Design Domination Podcast Episode #33: Creative Brief: Proofreaders’ Marks

In this Creative Brief, I talk about proofreaders’ marks—what they are and how to decode them if and when you get them.

Proofreaders’ marks are symbols and notations used for conveying edits in print. If you get them from a client and don’t know what they are, they will appear to be a bunch of squiggly lines, circled letters or caret symbols. Don’t worry. They aren’t hieroglyphics!

Some clients use them but they are mostly utilized by editors or proofreaders, hence the name. They place the marks in the margins to provide instruction and then they mark in the text where to apply the change. These marks are not hard to learn.

Get the free guide to be able to decode them so you’re prepared if when you get these edits.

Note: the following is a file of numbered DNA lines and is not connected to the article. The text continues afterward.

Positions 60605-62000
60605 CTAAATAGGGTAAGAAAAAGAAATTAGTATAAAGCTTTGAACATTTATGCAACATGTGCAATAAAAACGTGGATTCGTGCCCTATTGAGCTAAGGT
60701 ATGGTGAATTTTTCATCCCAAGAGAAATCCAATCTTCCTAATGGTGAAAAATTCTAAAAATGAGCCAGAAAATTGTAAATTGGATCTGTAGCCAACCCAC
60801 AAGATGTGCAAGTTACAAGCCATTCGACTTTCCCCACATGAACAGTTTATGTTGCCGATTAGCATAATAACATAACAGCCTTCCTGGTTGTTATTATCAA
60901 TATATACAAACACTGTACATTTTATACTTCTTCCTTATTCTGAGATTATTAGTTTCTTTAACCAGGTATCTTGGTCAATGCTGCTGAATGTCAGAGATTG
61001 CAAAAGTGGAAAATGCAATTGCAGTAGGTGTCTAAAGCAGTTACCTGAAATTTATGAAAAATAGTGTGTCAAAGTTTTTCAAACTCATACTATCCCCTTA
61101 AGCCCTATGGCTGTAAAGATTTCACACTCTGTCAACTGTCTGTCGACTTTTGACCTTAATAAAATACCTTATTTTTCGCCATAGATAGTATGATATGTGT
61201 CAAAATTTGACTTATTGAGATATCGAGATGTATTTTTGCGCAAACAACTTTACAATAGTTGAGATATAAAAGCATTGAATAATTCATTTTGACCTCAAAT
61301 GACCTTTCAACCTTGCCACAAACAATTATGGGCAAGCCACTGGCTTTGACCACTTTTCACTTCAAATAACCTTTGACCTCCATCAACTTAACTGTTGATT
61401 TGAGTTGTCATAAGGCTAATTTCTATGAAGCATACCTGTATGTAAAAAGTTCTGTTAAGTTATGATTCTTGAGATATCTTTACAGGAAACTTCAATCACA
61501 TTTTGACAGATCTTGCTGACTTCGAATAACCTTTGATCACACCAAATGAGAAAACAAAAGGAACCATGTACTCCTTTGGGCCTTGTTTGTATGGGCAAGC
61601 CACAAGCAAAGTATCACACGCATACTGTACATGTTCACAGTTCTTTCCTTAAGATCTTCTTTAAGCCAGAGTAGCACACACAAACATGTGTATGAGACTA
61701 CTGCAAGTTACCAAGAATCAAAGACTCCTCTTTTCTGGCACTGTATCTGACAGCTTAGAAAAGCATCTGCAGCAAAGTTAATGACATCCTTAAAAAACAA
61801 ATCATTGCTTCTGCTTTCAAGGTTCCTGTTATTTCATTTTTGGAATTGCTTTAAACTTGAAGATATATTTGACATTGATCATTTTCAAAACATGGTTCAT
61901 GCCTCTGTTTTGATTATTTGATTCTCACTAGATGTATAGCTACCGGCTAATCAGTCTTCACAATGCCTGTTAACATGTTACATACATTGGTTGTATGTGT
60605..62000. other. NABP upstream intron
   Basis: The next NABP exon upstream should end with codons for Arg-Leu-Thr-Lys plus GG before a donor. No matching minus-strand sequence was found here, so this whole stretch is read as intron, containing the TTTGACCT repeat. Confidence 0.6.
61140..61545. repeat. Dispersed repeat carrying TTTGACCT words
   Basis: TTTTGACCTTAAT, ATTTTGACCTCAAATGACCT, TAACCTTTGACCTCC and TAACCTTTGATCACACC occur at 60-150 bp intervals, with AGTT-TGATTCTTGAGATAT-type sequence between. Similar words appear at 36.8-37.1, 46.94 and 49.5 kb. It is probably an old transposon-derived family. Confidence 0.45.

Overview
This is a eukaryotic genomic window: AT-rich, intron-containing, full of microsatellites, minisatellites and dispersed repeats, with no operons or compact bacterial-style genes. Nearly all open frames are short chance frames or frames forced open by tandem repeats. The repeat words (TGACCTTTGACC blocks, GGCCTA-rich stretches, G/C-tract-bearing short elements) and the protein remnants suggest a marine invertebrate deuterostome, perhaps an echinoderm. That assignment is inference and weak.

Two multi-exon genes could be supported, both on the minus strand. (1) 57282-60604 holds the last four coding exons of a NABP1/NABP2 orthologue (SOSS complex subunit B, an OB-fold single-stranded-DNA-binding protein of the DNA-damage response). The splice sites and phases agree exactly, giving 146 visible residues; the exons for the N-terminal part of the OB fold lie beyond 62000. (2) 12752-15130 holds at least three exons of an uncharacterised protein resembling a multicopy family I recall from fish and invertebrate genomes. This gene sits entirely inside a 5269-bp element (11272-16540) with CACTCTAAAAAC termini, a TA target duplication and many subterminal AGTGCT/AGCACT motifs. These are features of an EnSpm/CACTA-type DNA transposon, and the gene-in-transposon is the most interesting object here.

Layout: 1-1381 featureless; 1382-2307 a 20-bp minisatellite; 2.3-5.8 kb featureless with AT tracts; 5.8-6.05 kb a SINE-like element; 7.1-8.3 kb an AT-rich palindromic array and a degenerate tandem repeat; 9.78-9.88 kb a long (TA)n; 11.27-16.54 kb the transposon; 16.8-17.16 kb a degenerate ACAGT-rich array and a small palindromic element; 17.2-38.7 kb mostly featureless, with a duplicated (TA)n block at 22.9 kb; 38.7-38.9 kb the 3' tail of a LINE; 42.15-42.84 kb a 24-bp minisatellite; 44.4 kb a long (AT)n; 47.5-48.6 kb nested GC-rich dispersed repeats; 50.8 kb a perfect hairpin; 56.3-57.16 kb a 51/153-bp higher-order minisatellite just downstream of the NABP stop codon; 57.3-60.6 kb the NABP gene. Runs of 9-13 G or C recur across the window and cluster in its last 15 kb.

Download the free PDF guide (53 kb PDF)


  • Hi Colleen, I’m one of those dinosaurs who actually USED proofreading marks as a proofreader in the 90s, but your handout will come in handy to educate more modern clients when I proofread their content for them.

    BTW, the carets (^) are not ‘carrots’, they are actually pronounced ‘car-ayes’. 🙂

    1. Hi, Terry. I’ve been using them for 20-some years, so I’m right there with you.

      I know that “caret” is a French word but I don’t believe I’ve heard anyone pronounce it that way. Even the online pronunciation tools say “carrot.” To-may-too, to-mah-to… 🙂

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